Drive Safely Work Week

The first week of October 2016 marks the eighth annual Drive Safely Work Week, or DSWW. Over the course of this week, participating companies will attempt to encourage safe driving practices and raise awareness about common risk factors for accidents.

This year’s DSWW aims to raise awareness of safe driving practices among all employees (rather than just those who drive as part of their job description), meaning that all companies are invited to participate. Safe driving practices, however, will always be especially relevant to companies that employ people to spend their entire working day driving, such as delivery firms. In addition to this, employees of delivery firms typically drive much larger vehicles than other employees, including vans and HGVs, meaning that the damage done by a crash is likely to be more dramatic than in a car-on-car collision.

What Exactly Is the DSWW?

The DSWW is organised by the Network of Employers for Traffic Safety, or NETS. NETS is a partnership that aims to improve safety practices by employees and their families on and off the clock. The DSWW is a week dedicated to road safety, wherein participating companies use meetings and social media to raise awareness about road safety issues and encourage employees to be as sound as possible on the road.

US-based research shows that 94% of all traffic accidents are a result of driver behaviour. In other words, 94% of traffic accidents in the USA could be avoided if drivers were better informed about responsible driving practices. In light of this, the DSWW focuses on driver safety. Participating companies tend to emphasise the dangers of distracted driving and drowsy driving. For example, many drivers assume that making phone calls hands-free is safer than using a handheld phone, but plenty of research suggests that both options are equally dangerous. Similarly, while practices such as drunk driving are largely acknowledged to be dangerous, driving while tired is frequently overlooked – despite it being a major cause of accidents.

What Can Participating Companies Do, and What Are the Benefits?

Delivery firms are, of course, heavily reliant on road transport and many of their overheads relate to their fleets. Encouraging responsible practices among employees is therefore not only important from a safety point of view, but could help reduce overheads. Fewer accidents mean quicker deliveries, fewer injuries, less vehicle maintenance and a higher proportion of the fleet being roadworthy. A safer fleet also means a reduction in insurance premiums.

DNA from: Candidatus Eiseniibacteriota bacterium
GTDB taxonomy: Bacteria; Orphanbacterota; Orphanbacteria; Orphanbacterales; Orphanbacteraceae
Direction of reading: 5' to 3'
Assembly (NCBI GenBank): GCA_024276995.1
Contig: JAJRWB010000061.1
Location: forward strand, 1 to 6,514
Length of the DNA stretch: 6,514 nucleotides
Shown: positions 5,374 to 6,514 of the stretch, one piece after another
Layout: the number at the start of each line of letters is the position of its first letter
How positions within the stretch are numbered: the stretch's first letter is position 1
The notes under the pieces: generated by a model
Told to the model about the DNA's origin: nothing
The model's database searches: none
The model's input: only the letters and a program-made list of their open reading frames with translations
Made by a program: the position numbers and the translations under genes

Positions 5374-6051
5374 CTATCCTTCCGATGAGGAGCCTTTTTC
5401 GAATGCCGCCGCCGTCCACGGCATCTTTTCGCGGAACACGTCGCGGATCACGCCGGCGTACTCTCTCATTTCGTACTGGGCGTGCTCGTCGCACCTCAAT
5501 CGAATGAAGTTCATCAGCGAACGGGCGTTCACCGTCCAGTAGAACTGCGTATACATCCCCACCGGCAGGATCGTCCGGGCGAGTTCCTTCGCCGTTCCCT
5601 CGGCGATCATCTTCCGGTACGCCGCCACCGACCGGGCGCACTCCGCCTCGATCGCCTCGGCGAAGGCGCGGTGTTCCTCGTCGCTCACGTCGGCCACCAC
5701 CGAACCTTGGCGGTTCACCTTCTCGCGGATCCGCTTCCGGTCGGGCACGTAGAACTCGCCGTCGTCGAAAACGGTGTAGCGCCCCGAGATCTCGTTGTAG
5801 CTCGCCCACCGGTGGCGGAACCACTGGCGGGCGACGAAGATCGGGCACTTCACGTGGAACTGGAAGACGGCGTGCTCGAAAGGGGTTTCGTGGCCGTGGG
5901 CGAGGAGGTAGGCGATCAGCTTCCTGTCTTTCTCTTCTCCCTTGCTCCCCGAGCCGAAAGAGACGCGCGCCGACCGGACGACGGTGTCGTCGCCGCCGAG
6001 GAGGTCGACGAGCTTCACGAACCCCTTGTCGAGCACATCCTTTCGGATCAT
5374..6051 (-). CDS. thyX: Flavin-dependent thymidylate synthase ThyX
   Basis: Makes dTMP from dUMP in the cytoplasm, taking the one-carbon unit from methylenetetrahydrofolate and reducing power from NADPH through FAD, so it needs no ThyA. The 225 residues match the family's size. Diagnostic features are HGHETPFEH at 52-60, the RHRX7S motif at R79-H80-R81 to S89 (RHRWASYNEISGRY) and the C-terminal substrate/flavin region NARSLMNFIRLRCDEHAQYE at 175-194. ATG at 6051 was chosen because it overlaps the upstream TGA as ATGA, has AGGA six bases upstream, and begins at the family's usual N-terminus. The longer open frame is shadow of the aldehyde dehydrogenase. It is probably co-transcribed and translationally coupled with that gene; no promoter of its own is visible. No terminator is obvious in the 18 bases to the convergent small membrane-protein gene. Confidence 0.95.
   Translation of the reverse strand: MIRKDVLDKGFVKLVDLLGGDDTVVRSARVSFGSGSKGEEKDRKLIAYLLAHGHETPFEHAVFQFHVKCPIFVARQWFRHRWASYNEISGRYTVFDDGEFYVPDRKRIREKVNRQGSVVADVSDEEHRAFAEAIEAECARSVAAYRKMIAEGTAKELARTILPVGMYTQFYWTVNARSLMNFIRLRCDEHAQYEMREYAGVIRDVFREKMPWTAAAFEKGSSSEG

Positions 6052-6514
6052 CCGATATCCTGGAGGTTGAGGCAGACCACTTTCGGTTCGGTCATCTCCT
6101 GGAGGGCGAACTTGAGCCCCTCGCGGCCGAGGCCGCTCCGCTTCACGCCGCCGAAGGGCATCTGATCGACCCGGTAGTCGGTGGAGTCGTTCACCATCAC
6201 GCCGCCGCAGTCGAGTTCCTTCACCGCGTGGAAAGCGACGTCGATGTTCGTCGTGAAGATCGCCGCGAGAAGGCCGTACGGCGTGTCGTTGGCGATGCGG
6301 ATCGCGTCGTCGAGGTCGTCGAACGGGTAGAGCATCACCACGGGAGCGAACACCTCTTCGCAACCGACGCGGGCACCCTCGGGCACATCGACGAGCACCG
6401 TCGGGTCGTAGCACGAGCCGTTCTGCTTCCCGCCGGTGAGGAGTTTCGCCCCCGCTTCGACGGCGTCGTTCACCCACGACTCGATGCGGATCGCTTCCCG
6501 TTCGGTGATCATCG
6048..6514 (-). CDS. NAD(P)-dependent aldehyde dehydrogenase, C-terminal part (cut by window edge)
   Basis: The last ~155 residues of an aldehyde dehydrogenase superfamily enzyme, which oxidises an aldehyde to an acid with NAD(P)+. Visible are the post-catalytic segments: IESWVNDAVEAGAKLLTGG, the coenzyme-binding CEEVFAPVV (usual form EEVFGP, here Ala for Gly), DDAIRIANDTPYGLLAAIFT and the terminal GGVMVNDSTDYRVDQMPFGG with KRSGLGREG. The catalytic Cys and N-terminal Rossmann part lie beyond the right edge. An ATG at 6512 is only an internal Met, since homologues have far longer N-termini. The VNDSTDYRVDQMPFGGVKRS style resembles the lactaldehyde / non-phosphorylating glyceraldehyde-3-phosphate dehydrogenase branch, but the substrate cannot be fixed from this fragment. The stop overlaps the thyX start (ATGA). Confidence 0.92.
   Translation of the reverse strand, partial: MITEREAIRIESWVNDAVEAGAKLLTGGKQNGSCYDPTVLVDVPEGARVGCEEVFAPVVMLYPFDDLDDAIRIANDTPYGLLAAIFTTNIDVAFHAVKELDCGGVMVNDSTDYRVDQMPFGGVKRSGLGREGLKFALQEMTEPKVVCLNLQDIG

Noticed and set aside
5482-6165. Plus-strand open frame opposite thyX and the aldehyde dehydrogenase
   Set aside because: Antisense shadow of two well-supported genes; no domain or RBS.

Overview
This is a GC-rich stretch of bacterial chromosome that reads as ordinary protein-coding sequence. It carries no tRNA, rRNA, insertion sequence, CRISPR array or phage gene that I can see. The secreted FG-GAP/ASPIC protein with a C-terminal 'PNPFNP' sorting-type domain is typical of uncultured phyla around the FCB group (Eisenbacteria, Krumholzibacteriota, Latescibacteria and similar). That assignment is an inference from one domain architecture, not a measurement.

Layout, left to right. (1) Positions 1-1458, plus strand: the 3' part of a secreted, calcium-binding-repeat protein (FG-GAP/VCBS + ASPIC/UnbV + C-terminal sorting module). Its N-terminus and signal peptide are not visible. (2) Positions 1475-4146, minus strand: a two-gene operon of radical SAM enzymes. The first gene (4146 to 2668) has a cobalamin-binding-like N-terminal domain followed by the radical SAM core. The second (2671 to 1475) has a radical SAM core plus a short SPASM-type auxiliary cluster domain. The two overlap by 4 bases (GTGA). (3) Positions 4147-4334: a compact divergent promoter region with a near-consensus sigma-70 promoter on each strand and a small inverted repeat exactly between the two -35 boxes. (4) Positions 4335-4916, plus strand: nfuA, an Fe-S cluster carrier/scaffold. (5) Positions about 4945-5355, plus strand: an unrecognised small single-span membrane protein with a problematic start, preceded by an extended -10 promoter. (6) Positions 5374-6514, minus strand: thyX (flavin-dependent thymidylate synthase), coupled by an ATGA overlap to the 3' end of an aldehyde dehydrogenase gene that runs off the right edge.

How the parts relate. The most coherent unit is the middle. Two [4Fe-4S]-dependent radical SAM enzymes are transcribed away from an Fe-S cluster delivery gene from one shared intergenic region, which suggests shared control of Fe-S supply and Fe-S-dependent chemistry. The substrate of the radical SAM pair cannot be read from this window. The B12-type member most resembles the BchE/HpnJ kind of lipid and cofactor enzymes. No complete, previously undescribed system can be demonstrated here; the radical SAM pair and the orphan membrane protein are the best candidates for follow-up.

NETS has plenty of materials available online for any delivery firms interested in participating. Much of this material focuses on encouraging drivers to adopt a routine that allows sufficient sleep. Companies can also help by ensuring that drivers have sufficient time to take breaks where necessary, and that they are working in a relaxed, healthy environment.

If that sounds like something you’d be interested in, please don’t hesitate to download NETS’ DSWW materials, available online. Here’s a chance to keep your drivers and other road users safer, and to improve your fleet’s efficiency to boot.

Norman Dulwich is a Correspondent for Haulage Exchange, the leading online trade network for the road transport industry. Connecting professionals across the UK and Europe through their website, Haulage Exchange provides services for matching delivery firms with jobs in road transport and haulage work. Over 4,000 transport exchange businesses are networked together through their website, trading jobs and capacity in a safe 'wholesale' environment.

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Author: Desiree Michels